Invitation: Seminar by Jackie Dugard “Is South Africa’s property clause (Section 25) an obstacle or engine for Socio-Economic Transformation?”

Tuesday, 24 October, 2017 - 13:00

The Student Programme in Law & Society is delighted to welcome on campus its second speaker in a undergraduate seminar series designed to explore interdisciplinary topics in law, culture, society, and justice.

 

Jackie Dugard

 

“Is South Africa’s property clause (Section 25) an obstacle or engine for Socio-Economic Transformation?”

 

During 2017, politicians from an increasingly embattled African National Congress (ANC) government began publicly calling for radical economic transformation. Such calls, however politically cynical and undefined, occur against the devastating reality of widening and persistently racialised socio-economic inequality. Among underlying determinants of inequality, one of the issues that has dominated socio-political discourse in recent years has been unequal access to property and especially land.

 Notwithstanding certain state-led efforts since 1994 to redress access to land and align contested property regimes in the public interest, the white minority continues to own a disproportionately large amount of land. Consequently, land distribution and governance continue to resonate economically, socially, culturally and, increasingly, also politically. At the heart of public discussion over land has been contestation over section 25 of the Constitution, the ‘property clause’, which is widely perceived to be an obstacle to transformation. For example, Black1stLand1st movement’s submission to the Portfolio Committee on Public Works’ public hearings on the Expropriation Bill on 4 August 2015 sets out that ‘Section 25 legalises land theft and legitimises colonialism … Section 25 in its entirety is a yoke around the necks and shackles in the feet and hands of our people. It makes us slaves in our own land’.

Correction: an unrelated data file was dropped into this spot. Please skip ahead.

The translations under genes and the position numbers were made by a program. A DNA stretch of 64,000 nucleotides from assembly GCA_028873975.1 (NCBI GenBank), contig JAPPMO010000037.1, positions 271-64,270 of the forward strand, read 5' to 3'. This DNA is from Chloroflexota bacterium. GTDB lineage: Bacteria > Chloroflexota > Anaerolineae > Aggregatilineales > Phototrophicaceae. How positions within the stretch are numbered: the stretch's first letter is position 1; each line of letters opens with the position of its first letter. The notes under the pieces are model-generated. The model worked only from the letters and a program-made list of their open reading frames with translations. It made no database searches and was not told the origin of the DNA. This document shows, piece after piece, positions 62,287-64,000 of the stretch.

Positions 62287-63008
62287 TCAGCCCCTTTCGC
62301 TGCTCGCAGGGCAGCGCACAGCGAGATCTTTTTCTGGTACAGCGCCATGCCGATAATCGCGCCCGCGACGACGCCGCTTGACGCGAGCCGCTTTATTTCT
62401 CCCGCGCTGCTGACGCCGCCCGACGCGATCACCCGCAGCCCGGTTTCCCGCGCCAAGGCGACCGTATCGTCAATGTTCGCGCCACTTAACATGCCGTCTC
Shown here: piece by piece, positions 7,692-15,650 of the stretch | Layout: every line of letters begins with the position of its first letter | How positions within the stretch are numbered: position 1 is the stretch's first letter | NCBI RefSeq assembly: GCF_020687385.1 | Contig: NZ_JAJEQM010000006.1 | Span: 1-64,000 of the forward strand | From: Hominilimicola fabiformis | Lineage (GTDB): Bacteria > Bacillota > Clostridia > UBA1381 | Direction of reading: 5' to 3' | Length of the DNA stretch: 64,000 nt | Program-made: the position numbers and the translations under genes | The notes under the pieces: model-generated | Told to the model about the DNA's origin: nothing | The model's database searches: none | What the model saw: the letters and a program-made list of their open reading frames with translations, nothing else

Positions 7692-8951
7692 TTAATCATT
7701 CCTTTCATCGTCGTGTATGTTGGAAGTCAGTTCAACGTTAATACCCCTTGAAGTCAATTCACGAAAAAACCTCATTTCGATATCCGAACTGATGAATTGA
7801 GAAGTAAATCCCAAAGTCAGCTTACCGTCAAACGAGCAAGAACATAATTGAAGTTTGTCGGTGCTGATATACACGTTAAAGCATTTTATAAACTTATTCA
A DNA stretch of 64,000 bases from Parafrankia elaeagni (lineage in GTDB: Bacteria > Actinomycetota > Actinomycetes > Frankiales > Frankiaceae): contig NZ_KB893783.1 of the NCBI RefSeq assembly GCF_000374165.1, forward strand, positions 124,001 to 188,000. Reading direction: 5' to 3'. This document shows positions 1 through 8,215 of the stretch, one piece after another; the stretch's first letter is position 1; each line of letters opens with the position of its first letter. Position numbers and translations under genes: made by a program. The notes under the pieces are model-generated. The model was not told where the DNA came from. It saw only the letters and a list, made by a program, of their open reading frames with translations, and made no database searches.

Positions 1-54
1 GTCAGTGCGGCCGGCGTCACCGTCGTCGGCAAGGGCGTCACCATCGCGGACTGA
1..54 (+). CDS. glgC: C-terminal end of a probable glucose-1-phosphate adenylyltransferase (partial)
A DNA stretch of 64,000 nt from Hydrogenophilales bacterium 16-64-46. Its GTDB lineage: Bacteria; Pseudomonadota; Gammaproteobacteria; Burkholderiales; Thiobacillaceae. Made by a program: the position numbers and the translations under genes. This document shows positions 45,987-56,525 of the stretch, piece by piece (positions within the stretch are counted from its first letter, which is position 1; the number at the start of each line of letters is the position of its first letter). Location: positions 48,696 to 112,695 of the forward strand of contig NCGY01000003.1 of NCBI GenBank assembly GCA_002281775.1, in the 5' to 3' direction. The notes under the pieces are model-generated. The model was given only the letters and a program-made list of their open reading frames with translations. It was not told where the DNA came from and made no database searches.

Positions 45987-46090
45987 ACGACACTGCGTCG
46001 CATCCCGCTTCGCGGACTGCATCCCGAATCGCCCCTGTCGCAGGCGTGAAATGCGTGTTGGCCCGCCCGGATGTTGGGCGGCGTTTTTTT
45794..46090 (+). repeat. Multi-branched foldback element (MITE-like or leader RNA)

Reflecting an increasingly uneasy bundle of imperatives from Marxist redistribution through liberal protection of property to recognition of African customary land use, section 25’s Janus-like character has given rise to a schizophrenic public discourse in which, at the same time as there are calls to scrap section 25, many poor people and communities are appealing to the government to speed up private property titling processes, and property owners are voicing anxiety about their rights. It is in against this backdrop, and particularly in the context of the Constitution’s transformative objective ‘improve the quality of life of all citizens’ and advance the ‘achievement of equality’, that there is a need to examine the extent to which section 25 is an obstacle or engine for socio-economic transformation in South Africa.

 

Tuesday, 24th October 2017

1pm to 2pm 

 

WiSER Seminar room,

6th Floor, Richard Ward Building,

East Campus, Wits University

 

A light lunch will be served

 

Jackie Dugard BA (Hons) (Wits), MPhil (Cantab), PhD (Cantab), LLM (Essex), LLB (Wits) - is an associate professor at the School of Law, University of the Witwatersrand, where she lectures Property Law and Jurisprudence. With a background in social sciences and law, Jackie is a human rights activist and scholar, and has published widely on the role of law and courts in social change, as well as on socio-economic rights, access to courts, protest and social movements. Jackie is on the editorial committee of the South African Journal on Human Rights (SAJHR). She was a co-founder and the first executive director (2010-2012) of the Socio-Economic Rights Institute of South Africa (SERI), where she is currently Chairperson of the Board. Jackie was the founder and first director of the Gender Equity Office (GEO) at the University of the Witwatersrand (2014-2016).